Interestingly, Boscola is a Democrat. The Democratic candidate in the race is Alice Beck Dubow, a Philadelphia Common Pleas Court judge.
“I am very proud to have bipartisan support from so many of our Lehigh Valley-area lawmakers,” Giordano said.
Giordano serves on the Northampton County Court of Common Pleas, a position he has held since 2003. Prior to being elected, he served as an assistant district attorney, assistant public defender, civil litigator and as lead counsel in his private law practice.
Giordano resides in Bethlehem with his wife, Tina, and his two sons, Joseph and Caden.
The Associated Builders and Contractors of Pennsylvania has endorsed Republican Paul Lalley for Commonwealth Court.
“Paul Lalley displays the character, temperament, and experience that are essential for a Commonwealth Court judge,” said ABC representatives in a joint statement. “We are offering our endorsement of Paul Lalley and are confident that he will bring the knowledge and experience that are very much needed to our Commonwealth Court.”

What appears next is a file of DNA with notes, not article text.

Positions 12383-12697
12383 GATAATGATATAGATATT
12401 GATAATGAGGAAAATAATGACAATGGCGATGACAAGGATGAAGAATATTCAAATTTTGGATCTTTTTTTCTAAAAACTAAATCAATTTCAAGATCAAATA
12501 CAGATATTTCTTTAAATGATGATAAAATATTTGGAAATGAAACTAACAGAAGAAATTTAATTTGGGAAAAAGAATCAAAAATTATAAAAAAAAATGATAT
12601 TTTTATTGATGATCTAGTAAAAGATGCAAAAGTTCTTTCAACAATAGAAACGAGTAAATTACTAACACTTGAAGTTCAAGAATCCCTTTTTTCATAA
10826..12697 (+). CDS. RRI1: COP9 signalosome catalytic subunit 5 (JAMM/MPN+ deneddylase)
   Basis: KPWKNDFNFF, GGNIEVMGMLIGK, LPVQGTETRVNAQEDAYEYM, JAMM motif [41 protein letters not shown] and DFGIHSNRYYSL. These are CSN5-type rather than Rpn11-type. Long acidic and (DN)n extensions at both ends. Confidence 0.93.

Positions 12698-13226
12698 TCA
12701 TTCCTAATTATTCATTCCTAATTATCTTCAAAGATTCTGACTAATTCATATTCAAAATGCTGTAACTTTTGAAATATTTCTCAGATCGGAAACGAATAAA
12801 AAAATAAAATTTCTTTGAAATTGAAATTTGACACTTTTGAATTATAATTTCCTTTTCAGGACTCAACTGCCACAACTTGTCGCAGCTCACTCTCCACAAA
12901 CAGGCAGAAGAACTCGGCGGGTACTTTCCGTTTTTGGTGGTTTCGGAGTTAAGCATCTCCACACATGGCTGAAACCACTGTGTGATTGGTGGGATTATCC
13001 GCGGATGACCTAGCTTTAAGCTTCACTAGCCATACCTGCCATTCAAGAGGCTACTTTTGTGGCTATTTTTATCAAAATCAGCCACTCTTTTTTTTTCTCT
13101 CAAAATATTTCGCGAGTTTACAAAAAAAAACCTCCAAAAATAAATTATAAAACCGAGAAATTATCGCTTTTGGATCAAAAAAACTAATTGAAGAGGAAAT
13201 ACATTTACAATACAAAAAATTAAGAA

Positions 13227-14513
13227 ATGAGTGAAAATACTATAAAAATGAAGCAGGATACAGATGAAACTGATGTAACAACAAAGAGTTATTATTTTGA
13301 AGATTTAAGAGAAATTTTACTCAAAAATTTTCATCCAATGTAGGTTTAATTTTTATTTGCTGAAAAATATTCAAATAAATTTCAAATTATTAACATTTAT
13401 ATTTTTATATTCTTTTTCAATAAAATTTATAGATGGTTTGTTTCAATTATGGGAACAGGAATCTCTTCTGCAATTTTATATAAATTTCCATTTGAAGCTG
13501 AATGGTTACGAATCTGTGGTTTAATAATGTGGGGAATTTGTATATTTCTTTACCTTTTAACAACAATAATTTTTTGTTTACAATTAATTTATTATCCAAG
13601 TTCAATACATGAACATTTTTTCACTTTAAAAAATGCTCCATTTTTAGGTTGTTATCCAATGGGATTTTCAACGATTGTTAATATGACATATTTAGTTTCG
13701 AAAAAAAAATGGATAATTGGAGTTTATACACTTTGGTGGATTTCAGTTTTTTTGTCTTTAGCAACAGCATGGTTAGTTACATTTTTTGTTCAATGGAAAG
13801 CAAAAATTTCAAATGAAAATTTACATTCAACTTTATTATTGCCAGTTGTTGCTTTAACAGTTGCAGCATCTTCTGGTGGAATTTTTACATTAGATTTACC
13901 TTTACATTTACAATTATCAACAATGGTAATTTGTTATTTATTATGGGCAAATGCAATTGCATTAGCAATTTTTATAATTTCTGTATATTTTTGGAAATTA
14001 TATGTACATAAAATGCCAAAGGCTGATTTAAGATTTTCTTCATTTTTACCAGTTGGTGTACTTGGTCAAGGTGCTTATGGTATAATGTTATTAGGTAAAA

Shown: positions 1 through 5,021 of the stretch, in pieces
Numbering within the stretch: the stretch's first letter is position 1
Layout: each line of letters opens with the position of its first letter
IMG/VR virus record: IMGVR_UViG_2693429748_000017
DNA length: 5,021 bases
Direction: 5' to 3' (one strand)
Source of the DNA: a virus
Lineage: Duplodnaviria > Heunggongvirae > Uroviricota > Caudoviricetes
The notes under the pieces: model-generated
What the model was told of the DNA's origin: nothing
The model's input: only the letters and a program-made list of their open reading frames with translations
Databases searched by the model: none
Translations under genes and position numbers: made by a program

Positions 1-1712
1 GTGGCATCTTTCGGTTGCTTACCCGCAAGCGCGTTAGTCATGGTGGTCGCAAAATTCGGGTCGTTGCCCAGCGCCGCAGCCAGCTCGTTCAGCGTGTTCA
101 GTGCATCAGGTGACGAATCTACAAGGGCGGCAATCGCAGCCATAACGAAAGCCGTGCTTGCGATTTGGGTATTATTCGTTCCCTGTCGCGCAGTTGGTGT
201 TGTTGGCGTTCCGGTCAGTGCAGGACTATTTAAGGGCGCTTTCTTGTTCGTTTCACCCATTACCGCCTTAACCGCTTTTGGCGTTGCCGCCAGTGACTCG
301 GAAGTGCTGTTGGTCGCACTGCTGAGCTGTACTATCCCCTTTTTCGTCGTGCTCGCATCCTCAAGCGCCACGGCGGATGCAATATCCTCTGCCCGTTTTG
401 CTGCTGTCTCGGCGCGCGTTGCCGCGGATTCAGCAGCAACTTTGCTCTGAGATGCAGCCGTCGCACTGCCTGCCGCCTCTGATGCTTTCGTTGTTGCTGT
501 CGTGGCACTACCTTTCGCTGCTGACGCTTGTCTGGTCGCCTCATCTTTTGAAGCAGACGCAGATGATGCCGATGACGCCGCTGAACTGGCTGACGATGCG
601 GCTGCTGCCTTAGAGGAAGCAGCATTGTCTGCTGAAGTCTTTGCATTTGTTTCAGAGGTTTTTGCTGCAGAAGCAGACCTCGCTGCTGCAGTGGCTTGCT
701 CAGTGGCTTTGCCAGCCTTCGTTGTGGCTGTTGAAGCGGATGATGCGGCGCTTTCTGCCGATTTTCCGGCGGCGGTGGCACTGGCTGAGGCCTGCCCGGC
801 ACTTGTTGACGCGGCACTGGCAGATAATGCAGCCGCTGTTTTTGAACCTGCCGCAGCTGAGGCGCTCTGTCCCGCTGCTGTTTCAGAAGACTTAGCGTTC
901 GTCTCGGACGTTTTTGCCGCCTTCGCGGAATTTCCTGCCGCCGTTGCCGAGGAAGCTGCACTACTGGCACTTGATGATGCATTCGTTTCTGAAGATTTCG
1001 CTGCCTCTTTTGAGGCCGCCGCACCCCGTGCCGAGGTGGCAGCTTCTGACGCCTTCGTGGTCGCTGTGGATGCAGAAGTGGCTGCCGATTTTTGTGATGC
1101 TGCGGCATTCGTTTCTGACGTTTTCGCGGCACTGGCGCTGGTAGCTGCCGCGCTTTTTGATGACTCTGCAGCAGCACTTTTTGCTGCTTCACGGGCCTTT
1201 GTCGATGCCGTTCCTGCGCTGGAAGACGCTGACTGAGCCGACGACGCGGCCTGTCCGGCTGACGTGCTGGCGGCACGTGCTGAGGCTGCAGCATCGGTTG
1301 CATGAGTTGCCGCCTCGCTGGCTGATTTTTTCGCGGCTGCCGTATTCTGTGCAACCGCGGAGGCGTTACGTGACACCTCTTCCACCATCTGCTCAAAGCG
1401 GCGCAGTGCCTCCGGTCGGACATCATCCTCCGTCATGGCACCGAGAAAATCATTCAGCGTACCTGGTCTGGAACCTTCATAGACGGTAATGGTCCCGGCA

Lalley is an attorney with Campbell, Durrant, Beatty, Palombo and Miller in Allegheny County. He focuses on labor and employment, municipal law/school law and appellate law. He received a “Highly Recommended” rating from the Allegheny County Bar Association and “Recommended” rating from the Pennsylvania Bar Association.
Lalley, a Montgomery County native, is married with two daughters.
The Democratic candidate is Pittsburgh lawyer Michael Wojcik. ••